Such is the myth surrounding Nigeria’s all-time goal scorer Rashidi Yekini that the secrecy that accentuated his personae could at best be unravelled by those that had a close affinity with him during his lifetime. So what are the flipsides of the 1993 African Footballer of the Year who was fondly nicknamed The Goalsfather for his striking prowess ? Notable few that knew much about the late Nigerian soccer hero here give some refreshing insight in this report by MORAKINYO ABODUNRIN and OLALEKAN OKUSAN
He was an enigma during his life time but what kind of person was the legendary Rashidi Yekini, the Super Eagles striker that died at his Ibadan home on May 4th 2012.
Even almost a decade after his demise, the secrecy that accentuated his personae could at best be unraveled by those that had a close affinity with him during his lifetime.
“I first came in contact with Rashidi Yekini in December 1983 when we were in Kaduna with the national team and someone brought his attention to me; I promptly called him up to the national camp during this training tour to Kaduna,” erstwhile national team handler, Octogenarian Adegboye Onigbinde told NationSport. “Right from the outset, I had to use my teacher training experience to bring out of the best in Yekini because he just wanted to be left on his own.
“I was a well-trained teacher since I went through three teachers’ training colleges and one of the compulsory subjects then was child study which was purely psychology; and this helps in understanding each player with their specific their problems.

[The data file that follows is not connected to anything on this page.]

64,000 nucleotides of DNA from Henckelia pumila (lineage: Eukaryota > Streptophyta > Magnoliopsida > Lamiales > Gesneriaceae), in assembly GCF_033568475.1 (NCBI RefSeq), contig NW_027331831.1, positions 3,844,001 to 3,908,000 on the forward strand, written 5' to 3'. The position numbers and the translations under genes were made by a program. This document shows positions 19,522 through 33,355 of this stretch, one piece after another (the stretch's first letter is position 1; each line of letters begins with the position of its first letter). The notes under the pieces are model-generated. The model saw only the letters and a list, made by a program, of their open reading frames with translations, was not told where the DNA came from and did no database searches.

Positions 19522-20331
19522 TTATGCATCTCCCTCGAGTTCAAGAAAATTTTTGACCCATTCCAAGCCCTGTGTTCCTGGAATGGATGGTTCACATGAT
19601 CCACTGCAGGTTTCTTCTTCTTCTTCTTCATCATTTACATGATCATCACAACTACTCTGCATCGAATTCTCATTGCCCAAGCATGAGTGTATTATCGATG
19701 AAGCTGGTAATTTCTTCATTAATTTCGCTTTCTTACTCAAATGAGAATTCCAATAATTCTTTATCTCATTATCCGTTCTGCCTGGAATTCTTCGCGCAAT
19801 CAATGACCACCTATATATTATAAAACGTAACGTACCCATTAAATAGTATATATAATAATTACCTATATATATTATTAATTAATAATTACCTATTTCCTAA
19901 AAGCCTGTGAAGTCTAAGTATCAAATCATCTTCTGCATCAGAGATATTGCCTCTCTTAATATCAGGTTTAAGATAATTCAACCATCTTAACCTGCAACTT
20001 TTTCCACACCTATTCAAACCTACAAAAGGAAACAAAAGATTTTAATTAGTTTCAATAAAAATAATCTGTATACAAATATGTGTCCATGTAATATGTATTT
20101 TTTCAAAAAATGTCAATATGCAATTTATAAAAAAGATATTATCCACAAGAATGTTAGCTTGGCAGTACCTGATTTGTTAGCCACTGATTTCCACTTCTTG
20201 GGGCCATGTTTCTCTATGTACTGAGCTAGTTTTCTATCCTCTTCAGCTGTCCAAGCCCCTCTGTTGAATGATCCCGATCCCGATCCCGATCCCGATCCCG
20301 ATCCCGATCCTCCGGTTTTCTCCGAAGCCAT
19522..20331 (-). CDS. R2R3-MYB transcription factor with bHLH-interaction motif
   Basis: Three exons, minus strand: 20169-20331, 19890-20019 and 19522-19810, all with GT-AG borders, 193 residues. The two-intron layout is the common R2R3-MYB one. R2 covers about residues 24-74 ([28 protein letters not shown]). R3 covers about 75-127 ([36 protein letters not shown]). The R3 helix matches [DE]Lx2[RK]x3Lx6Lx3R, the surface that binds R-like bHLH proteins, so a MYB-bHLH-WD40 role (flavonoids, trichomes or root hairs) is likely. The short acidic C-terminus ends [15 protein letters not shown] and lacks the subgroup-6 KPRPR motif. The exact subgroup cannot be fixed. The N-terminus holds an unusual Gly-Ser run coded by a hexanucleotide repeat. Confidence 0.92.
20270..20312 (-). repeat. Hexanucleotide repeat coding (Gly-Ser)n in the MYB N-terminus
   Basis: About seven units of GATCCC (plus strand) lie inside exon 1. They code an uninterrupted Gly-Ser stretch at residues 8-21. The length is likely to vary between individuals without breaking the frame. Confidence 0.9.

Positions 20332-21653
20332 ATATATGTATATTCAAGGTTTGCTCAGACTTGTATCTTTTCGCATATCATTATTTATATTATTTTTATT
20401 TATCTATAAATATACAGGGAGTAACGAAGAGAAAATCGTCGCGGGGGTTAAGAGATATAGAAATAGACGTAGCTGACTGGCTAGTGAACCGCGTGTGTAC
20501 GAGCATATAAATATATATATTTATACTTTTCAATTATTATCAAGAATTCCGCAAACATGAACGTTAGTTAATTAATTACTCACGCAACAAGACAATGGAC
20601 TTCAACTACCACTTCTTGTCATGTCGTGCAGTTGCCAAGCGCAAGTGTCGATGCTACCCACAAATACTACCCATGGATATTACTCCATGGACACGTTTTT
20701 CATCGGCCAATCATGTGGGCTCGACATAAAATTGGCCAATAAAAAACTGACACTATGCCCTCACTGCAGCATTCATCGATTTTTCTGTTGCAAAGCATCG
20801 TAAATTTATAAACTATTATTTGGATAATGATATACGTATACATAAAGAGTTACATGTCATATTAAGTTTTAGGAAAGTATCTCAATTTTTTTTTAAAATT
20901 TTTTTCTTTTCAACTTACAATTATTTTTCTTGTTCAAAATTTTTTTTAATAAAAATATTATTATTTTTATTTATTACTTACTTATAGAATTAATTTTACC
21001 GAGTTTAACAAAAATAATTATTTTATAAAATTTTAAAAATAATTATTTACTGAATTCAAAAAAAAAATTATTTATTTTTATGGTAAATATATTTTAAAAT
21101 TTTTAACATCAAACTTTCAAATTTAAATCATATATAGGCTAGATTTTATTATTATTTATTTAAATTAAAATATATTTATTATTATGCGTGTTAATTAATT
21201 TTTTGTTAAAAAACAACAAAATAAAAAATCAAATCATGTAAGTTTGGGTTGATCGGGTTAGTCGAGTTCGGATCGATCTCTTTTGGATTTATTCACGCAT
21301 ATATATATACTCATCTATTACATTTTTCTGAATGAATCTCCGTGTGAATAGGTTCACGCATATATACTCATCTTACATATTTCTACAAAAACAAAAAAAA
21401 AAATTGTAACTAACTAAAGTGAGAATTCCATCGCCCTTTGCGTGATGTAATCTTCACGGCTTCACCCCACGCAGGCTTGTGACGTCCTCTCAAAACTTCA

“Right away, I was able to identify Yekini’s problems because he was a stark illiterate because he didn’t have formal education so to speak.
“He will keep quiet when his teammates were blowing grammar and that I think this accounted for his inability to socialise much throughout his life.
“In coaching we have both the group and individual methods; you put players together with their levels of understanding while you’ll have to deal with individual characteristics; but I was happy I was able to change few things about him because he improved overtime,” Onigbinde affirmed.
Indeed like a raw gold that became shinning substance after passing through the crucible of fire, the hitherto diffident Yekini turned to a shining start and striking terror feared all over the continent and beyond.
He had 60 international caps playing for the Super Eagles and remains the country’s top scorer with 37 goals. The bulky was the Super Eagles’ top scorer with five goals at the 1994 that helped in Nigeria’s first Africa Cup of Nations (AFCON) victory since 1980. He was Nigeria’s first recipient of the prestigious Africa Football of the Year in 1993 and was also the scorer of Nigeria’s first ever goal at the FIFA World Cup against Bulgaria at the Cotton Bowl Stadium in Dallas, USA.
Described ‘as everyone idea of a striker’ by respect American football analyst Paul Gardner, Yekini featured in five AFCON (1984, 1988, 1990, 1992 and 1994) where he played a cumulative 24 matches and credited with 13 goals.
But Ye-King as equally referred to by admirers, was not an overnight sensation according to his former national teammate Fatai Amoo who later trained him at the twilight of his career.
After his professional career abroad, one of the local clubs that the Yekini played for was Julius Berger of Lagos and Amao was in charge of the team during his one season stint with the team at their Abeokuta base in Ogun State.